Sterling stuck near two-year lows as Brexit clock ticks
Investors are betting on further weakness in the pound
The prospect of a no-deal Brexit has sent the pound tumbling against the euro and the dollar. Photograph: Chris Ratcliffe/Bloomberg
Sterling was stuck on Wednesday around its weakest levels since 2017, having matched a two-year low against the euro, as investors further priced in the probability of Britain leaving the European Union without a deal in place.
Boris Johnson, who took over as prime minister two weeks ago, has said he would take Britain out of the EU on October 31st, with or without a divorce agreement to smooth ties with the bloc.
He said he is looking to negotiate a deal with the EU, but he also demanded that Brussels show a willingness to change the deal it agreed with his predecessor before negotiations. The EU has repeatedly said it will not reopen the negotiations.
Johnson’s insistence that Britain is boosting preparations to leave without a divorce agreement has spooked markets, and last week it sent the pound tumbling.
With the clock ticking, there may be no time left to prevent a no-deal exit, which could tangle up trade routes.
On Wednesday, Britain’s food and drink lobby warned that Britain would experience shortages of some fresh foods for weeks or even months if a disorderly no-deal Brexit left perishable produce rotting in lorries at ports.
Most investors have been forced to recalculate their assumptions of a no-deal Brexit. Odds on betting websites currently suggest that the probability of Britain leaving the EU this year without a deal is roughly 60 per cent.
“There is so little time left between the start of the next parliamentary term and October 31st that the PM needs only to run down the clock to allow the UK’s legal default position of a no-deal Brexit to take place,” said Jane Foley, a senior currency strategist at Rabobank.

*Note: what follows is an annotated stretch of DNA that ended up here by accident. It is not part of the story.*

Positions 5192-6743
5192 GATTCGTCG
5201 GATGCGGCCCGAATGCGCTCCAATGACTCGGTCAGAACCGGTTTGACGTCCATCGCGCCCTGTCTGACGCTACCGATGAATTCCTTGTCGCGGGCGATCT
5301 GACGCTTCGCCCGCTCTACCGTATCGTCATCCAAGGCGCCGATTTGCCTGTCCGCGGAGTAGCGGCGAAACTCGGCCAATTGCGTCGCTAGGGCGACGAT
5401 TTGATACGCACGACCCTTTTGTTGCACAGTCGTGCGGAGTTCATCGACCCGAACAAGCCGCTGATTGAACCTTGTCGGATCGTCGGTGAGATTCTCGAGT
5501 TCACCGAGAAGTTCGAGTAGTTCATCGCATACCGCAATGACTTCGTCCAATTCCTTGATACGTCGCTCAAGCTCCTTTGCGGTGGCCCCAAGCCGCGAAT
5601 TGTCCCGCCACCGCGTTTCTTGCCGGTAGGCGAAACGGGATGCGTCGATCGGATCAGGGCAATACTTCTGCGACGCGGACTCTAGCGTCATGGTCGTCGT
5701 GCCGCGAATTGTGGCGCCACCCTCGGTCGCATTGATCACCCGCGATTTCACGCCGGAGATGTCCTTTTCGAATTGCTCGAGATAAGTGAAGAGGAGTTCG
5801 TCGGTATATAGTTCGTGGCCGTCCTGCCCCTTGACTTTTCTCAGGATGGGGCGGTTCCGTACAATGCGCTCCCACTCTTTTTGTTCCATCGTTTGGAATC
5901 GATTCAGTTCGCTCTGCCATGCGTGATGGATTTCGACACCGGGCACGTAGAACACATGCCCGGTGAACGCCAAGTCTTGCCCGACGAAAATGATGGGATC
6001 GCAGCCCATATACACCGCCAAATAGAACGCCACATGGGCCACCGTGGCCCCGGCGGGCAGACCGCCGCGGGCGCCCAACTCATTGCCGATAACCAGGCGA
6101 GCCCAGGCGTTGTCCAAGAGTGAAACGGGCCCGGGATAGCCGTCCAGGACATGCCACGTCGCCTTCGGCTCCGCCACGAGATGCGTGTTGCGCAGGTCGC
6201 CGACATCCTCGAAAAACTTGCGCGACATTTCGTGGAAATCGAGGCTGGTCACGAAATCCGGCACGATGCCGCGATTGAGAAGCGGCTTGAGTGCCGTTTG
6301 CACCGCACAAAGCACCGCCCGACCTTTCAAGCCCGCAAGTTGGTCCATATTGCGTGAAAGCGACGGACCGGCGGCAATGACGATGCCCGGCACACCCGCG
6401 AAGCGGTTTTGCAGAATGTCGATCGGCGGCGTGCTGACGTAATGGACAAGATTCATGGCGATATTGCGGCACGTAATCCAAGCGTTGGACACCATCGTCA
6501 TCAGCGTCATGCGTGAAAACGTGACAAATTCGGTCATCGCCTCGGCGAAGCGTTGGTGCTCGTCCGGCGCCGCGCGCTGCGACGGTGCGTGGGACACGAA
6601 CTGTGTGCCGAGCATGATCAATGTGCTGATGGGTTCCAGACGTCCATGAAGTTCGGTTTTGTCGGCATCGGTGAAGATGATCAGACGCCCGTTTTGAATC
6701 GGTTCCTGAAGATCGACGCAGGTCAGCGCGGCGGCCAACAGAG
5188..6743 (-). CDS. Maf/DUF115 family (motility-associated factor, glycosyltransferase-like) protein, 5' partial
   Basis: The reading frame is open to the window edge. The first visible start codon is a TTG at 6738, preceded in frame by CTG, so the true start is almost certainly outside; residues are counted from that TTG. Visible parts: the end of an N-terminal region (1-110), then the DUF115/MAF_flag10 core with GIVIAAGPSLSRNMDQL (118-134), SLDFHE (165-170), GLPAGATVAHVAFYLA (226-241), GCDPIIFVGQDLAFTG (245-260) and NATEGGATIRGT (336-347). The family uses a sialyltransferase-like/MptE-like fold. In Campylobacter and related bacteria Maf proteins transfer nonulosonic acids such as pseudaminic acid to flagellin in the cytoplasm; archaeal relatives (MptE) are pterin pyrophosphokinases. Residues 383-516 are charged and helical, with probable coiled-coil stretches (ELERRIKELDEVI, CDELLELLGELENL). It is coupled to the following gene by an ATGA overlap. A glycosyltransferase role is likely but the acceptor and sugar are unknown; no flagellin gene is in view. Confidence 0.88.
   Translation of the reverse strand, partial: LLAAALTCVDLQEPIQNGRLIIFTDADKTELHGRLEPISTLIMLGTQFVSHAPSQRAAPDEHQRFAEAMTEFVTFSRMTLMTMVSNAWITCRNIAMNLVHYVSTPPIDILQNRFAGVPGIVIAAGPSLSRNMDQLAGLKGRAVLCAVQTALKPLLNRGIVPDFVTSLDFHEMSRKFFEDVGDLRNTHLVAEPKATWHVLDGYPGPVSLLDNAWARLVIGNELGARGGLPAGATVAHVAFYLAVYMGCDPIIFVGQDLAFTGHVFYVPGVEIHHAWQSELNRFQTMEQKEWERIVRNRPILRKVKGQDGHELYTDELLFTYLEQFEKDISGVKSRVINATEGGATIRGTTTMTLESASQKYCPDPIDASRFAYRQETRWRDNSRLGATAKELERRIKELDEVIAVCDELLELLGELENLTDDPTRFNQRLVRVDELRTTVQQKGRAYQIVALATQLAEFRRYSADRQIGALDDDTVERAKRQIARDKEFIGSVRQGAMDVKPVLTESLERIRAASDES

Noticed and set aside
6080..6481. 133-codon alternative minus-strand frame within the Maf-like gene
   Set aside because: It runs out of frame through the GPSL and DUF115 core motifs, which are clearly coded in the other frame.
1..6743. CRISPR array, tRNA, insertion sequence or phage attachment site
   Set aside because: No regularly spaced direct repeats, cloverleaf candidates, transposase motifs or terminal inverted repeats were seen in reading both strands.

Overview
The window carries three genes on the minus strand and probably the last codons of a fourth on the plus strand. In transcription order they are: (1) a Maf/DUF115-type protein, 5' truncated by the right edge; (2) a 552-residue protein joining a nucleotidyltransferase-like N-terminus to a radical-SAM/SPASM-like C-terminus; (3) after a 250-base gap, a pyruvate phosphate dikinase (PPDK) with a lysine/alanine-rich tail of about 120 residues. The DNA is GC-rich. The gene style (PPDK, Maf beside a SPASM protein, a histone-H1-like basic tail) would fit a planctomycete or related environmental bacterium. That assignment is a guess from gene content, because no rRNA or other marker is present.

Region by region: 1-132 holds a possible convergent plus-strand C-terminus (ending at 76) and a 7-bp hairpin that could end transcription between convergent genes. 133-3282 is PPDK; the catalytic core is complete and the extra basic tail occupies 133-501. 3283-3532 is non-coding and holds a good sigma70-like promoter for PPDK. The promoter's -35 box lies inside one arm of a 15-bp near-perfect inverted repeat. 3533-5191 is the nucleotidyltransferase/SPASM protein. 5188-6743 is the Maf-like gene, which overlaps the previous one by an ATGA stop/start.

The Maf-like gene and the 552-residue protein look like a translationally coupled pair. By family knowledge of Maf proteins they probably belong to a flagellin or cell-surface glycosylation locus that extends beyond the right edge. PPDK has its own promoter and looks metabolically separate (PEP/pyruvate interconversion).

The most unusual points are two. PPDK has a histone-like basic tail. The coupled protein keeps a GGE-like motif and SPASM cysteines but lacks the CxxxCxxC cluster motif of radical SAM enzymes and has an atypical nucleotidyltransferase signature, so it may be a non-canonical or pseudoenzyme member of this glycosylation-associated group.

The pound was slightly lower at $1.2162 on Wednesday, not far from the 31-month low of $1.2080 it reached at the beginning of the month.
Against the euro, the pound was down by 0.3 per cent at 92.34 pence, having fallen earlier to 92.49 as it matched the August 2017 low it reached on Tuesday.
Rabobank’s Foley estimates that no-deal Brexit uncertainty is likely to push euro/sterling towards parity.
“It is highly likely that euro/sterling will continue to move higher,” she said.
The derivatives market implies that traders foresee further sterling weakness.
Three-month sterling risk reversals, which cover the October deadline, show that investors have been buying more options betting the pound would fall than options betting it would rise.
According to the Commodity Futures Trading Commission data, leveraged funds added more net short sterling positions in the week to July 30th, taking the amount of contracts to $6.85 billion, its highest since May 2017.
However, some market watchers are more optimistic, sticking to the view that the worst is left behind.
“The pound has taken the most of the Brexit pain. Its stress index is at its highs,” said Jordan Rochester, forex strategist at Nomura.
Andreas Koenig, head of global forex at asset manager Amundi, said he was underweight sterling, but only slightly because the many possible Brexit scenarios leave the door open for sterling moving in either direction.